BlackBerry’s transition to a cyber security company, its 2020 goals and the importance of trust
BlackBerry has moved from a device company to a software-based cyber security leader. It’s CTO, Charles Eagan, takes Information Age on this journey, while revealing the company’s 2020 goals and the importance of trust
Two years later, after a stint at Dyson, Eagan rejoined Blackberry at CTO, following a discussion with the CEO, John Chen, who explained BlackBerry was now a software security company, setting the standard of security for managing the network of mobile and wearable devices, desktops and laptops, and other endpoints within enterprises.
Transitioning to a cyber security company
Why exactly did BlackBerry decide to move from a device to a software cyber security company?
Eagan suggested that it was always the plan and a natural progression. “When John Chen came in, the focus on becoming a software company was part of his direction,” he said.
“It takes time to turn a ship of that size. But, in the making of our global hardware platform, we had built up a large volume of software and so I think John, very astutely, pivoted us to be a security software company.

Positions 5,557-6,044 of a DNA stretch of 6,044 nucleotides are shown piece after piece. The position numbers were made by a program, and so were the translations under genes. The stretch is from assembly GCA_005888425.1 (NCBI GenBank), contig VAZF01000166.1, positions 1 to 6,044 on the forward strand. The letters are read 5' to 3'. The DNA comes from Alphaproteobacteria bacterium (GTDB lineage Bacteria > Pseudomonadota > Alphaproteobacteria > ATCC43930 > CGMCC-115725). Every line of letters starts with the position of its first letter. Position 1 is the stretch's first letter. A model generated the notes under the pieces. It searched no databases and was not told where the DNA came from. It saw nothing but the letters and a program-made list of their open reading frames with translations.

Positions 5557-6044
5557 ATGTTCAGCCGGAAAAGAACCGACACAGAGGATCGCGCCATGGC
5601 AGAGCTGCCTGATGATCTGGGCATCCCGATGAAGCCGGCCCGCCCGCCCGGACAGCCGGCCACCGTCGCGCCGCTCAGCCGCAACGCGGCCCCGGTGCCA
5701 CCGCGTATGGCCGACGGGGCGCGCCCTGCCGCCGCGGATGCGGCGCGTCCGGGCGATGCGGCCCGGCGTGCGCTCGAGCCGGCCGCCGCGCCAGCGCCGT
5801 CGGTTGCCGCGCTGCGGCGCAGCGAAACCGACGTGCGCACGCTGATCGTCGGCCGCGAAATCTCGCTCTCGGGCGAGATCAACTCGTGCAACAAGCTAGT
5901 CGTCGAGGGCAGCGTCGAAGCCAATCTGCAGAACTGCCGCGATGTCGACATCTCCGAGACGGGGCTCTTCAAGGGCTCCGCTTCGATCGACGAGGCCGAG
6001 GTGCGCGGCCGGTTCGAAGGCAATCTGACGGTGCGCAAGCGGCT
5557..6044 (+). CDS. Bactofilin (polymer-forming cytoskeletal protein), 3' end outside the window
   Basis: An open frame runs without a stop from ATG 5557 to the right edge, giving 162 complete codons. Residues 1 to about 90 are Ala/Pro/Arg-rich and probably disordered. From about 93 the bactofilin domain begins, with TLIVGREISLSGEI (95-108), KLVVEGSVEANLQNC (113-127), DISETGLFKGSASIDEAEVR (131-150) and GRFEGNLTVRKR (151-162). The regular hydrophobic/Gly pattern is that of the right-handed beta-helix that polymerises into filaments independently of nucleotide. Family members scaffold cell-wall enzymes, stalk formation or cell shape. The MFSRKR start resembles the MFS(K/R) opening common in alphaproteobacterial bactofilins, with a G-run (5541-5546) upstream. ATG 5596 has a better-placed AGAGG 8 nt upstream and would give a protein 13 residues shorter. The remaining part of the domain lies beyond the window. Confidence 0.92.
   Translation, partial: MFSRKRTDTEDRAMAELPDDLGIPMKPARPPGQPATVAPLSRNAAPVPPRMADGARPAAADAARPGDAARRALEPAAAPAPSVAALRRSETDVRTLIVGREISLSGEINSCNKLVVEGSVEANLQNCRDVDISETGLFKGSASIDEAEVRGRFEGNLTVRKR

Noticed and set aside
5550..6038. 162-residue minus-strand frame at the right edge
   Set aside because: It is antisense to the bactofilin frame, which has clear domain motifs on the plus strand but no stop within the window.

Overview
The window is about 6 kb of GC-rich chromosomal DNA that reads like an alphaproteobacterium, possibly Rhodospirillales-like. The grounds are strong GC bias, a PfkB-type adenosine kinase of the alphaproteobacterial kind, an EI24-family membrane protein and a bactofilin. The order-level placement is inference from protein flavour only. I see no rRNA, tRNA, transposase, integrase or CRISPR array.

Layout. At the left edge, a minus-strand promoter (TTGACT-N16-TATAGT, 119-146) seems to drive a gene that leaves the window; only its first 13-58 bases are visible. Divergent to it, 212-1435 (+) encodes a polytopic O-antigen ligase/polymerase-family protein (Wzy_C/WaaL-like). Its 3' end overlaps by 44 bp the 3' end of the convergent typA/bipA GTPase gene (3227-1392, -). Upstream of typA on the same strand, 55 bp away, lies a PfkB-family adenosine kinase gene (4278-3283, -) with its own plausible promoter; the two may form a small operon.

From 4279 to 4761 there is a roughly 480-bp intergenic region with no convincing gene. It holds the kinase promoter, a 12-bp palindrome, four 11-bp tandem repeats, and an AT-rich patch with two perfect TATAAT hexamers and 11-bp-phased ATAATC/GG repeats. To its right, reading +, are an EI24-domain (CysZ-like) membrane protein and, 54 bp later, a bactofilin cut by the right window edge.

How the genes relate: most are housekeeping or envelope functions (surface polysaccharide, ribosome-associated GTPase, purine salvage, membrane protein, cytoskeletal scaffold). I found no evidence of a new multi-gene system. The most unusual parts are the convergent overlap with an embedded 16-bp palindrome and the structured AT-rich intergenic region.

“With the acquisition of Cylance, I think we’re now the leanest, meanest and most capable security software company out there.”
Before the software transition, BlackBerry engaged in machine learning activity within the company. “But, Cylance has since raised the bar to world class, demonstrably leading next generation AV software,” continued Eagan.
BlackBerry CTO discusses his role, Cylance and meeting evolving security needs
One of BlackBerry’s main focuses in 2020 will be the continuation of its work in the automotive industry. “We have a strong knowledge and experience in this space, and we’re primarily demonstrating automotive technologies here [at CES],” said Eagan.
The other big focus areas are enterprises, governments, healthcare and financial institutions. “We want to work with industries where high levels of trust are needed in the mobile infrastructure,” he added.
Securing these different sectors is a huge challenge, especially as a tsunami of connected devices enters these environments. And, what’s worrying is “we’re only at the beginning and we’re already tripping over ourselves,” said Eagan.
Trust is now in the public eye
Following a seemingly constant stream of successful cyber attacks, data leaks and (Cambridge Analytica) scandals, trust and privacy have never before been so scrutinised by the public.
According to Eagan, this has stemmed from GDPR.
He said: “It created a large shockwave of people understanding privacy and personal information. Now, there’s much more awareness in the general public about their data and what information they want and don’t want being collected.
“Regulations like GDPR informed consumers about responsibility and accountability, and now that equipment providers must disclose what information they’re collecting and why, it’s important to respect this.”
This content was originally published here.